Table 3. Major exporting countries of different types of citrus fruits


Oranges Spain, South Africa, United States, Greece, Morocco,

Netherlands, Turkey, Egypt, Australia, Italy

Small citrus China, Israel, South Africa, Cyprus, India,

Netherlands, Pakistan, United States, Spain, Mexico Lemons and limes Spain, Argentina, Mexico, Turkey, United States,

South Africa, Netherlands, Brazil, Italy, Greece Grapefruit

United States, South Africa, Israel, Turkey, Netherlands, Belgium, Spain, Argentina, Cyprus, Bahamas

Source: FAO (2004).

Table 4. Major Grape Producing Countries in the World (2010-2011)

Country Area of Ha Production in Tonnes Productivity T/Ha

China 643,900 8,653,900 13.4 Italy 777,500 7,787,800 10.0 USA 382,348 6,220,360 16.3 Spain 1,002,100 6,107,200 6.1 France 787,133 5,848,960 7.4 Turkey 477,786 4,255,000 8.9 Chile 188,200 2,755,700 14.6 Argentine 223,685 2,616,610 11.7 India 111,000 1,235,000 11.1 Iran 220,836 2,255,670 10.2 Others 2,412,798 19,586,055 8.1 World Total 7,227,286 67,322,255 9.3 Source: FAO (2012)


Table 5. Major Orange Producing Countries in the World (2010-2011)

Country Area in Ha Production in Tonnes Productivity T/Ha

Brazil 843, 088 19, 112, 300 22.7 USA 260, 132 7, 478, 830 28.8 India 324, 000 3, 255, 000 10.0 China 375,789 5,003,289 13.3 Mexico 334,573 4,051,630 12.1 Spain 127,500 3,120,000 24.5 Egypt 101,263 2,401,020 23.7 Italy 103,313 2,393,660 23.2 Indonesia 58,000 2,032,670 35.0 Turkey 53,236 1,710,500 32.1 Others 1,185,601 15,898,367 13.4 World 3,766,495 66,475,266 17.6 Source: FAO (2012)

2.5 Citrus Production in Nigeria

In Nigeria, about 3,900,000 tonnes of citrus fruits were produced from an estimated hectarage of 800000 hectares of land in 2012 (FAO, 2014). Citrus is grown in the rainforest and guinea savannah, most of these farmlands are in the remote part of the country. There are two main markets for citrus fruit in Nigeria: the fresh fruit market and the processed citrus fruits market (mainly orange juice).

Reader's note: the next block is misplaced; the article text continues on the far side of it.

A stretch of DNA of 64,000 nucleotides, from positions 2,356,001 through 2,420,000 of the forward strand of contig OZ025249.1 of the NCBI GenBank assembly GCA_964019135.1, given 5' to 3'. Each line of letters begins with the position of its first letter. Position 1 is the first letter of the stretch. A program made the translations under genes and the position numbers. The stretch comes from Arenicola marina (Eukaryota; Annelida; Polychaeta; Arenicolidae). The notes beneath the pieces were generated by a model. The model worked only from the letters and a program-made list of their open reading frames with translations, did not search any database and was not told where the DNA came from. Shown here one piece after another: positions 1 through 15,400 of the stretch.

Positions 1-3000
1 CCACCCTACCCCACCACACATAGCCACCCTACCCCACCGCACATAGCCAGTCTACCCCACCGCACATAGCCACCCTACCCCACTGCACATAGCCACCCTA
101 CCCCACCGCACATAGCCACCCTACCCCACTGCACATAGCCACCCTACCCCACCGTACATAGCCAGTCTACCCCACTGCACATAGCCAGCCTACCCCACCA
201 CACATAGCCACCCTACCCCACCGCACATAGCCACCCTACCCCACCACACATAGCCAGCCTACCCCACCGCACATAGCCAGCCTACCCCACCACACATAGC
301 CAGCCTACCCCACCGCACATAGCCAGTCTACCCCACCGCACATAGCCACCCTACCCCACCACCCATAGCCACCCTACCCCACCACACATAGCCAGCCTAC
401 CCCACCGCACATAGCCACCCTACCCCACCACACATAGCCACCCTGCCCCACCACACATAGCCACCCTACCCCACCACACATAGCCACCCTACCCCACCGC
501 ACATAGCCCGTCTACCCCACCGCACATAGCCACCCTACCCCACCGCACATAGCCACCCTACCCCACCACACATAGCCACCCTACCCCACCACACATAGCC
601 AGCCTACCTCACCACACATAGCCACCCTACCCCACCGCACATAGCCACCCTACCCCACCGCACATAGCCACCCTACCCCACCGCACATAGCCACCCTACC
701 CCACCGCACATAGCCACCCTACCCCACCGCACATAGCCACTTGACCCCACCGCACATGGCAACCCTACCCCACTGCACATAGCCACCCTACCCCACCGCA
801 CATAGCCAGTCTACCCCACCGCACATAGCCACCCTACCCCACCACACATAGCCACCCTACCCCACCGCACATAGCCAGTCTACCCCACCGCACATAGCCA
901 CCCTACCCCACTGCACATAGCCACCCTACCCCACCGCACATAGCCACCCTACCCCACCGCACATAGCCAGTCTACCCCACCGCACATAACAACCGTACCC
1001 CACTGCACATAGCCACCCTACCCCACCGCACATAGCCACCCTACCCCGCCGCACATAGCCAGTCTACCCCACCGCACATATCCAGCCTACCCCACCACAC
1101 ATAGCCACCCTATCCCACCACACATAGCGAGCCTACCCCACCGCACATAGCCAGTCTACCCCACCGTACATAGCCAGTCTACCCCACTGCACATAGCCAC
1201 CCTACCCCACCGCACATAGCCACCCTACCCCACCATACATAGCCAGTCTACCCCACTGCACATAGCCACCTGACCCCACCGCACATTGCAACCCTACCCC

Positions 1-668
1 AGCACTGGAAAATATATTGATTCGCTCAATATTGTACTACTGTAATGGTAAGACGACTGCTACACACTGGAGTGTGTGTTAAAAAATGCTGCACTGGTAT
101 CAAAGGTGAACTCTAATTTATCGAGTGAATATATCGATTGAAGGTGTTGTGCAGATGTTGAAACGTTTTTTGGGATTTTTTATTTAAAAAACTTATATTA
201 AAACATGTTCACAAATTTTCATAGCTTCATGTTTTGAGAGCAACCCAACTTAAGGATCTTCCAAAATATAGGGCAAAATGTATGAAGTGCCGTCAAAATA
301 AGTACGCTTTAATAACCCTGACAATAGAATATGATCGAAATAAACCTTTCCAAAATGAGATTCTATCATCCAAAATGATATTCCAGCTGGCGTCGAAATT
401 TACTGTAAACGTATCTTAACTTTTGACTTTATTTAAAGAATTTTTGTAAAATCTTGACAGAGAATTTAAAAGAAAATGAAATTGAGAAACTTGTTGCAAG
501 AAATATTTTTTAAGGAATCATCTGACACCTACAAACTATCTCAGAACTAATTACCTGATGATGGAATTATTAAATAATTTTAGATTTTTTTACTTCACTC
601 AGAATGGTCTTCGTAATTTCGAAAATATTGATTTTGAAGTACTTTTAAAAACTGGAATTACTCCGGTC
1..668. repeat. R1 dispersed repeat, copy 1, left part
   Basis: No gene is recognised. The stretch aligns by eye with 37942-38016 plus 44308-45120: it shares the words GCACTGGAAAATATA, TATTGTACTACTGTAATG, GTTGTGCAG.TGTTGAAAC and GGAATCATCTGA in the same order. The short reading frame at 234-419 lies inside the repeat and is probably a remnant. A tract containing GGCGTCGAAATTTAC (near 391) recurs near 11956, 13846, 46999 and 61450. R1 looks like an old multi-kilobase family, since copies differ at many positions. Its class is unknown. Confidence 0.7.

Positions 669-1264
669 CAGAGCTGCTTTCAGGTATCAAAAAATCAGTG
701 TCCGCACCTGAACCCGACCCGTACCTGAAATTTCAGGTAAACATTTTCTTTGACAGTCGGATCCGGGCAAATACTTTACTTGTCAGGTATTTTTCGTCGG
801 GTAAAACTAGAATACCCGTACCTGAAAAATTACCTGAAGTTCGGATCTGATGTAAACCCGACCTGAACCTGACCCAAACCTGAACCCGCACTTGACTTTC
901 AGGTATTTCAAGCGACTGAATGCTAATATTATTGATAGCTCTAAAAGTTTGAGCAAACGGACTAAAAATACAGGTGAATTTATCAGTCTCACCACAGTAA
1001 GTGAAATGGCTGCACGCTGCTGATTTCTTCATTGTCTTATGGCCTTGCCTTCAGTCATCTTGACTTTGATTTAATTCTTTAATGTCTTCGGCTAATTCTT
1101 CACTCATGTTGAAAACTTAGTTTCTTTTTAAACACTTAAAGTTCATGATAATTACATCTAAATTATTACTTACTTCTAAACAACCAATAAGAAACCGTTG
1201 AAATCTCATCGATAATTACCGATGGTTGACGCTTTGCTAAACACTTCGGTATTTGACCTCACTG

Most citrus production is accounted for by oranges, but significant quantities of grape fruits, lemons and limes are also grown. Total production and consumption of citrus has grown strongly since the 1980’s. The rise in citrus production is mainly due to the increase in cultivation areas, improvements in transportation and packaging, rising incomes and consumer preference for healthy foods (UNCTAD, 2008). Major citrus producing states in Nigeria include Benue, Nassarawa, Kogi, Ogun, Oyo, Osun, Ebonyi, Kaduna, Taraba, Ekiti, Imo, Kwara, Edo, and Delta. Figure 2 shows comparison between Nigeria and other citrus producing countries, while Figure 3 shows the rise in citrus production in Nigeria.

Figure 2: A Comparison between Nigeria and other Citrus Fruit Producing Countries Source: www.factfish.com


Figure 3: Rise in Citrus Production in Nigeria Source:www.factfish.com

2.6Demand and Supply Status of Citrus in Nigeria

Demand for citrus in Nigeria has grown rapidly over the past decade and this growth is expected to continue to rise. Compared to an estimated 15 million consumers of citrus fruit and juice in 2002, market size more than tripled to an estimated 55 million (approximately 37% of population) in 2007. Nigeria’s demand for consumer-pack fruit juice was estimated at more than 200 million litres (over 90% of which was imported) prior to the ban on consumer pack fruit juice in 2002 by the Federal Government of Nigeria. Since the ban, consumption of fresh and processed citrus has further increased by approximately 10% per year. Fruit juice consumption has grown from 200 million litres in 2002 to 320 million litres in 2007. The market for fruit concentrate, Pre-mix and Syrup (concentrates) has thus risen from 1.5 million kg in 2002 to about 30 million kg in 2007 (GAIN Report, 2009). This, coupled with the increased knowledge on the health benefits of fruits and the demand by processors for fresh fruits is an indication of the weight of promise citrus offers Nigeria if its value chain is sufficiently developed. Nigeria’s demand for fruit juice concentrate is shown in Figure 4.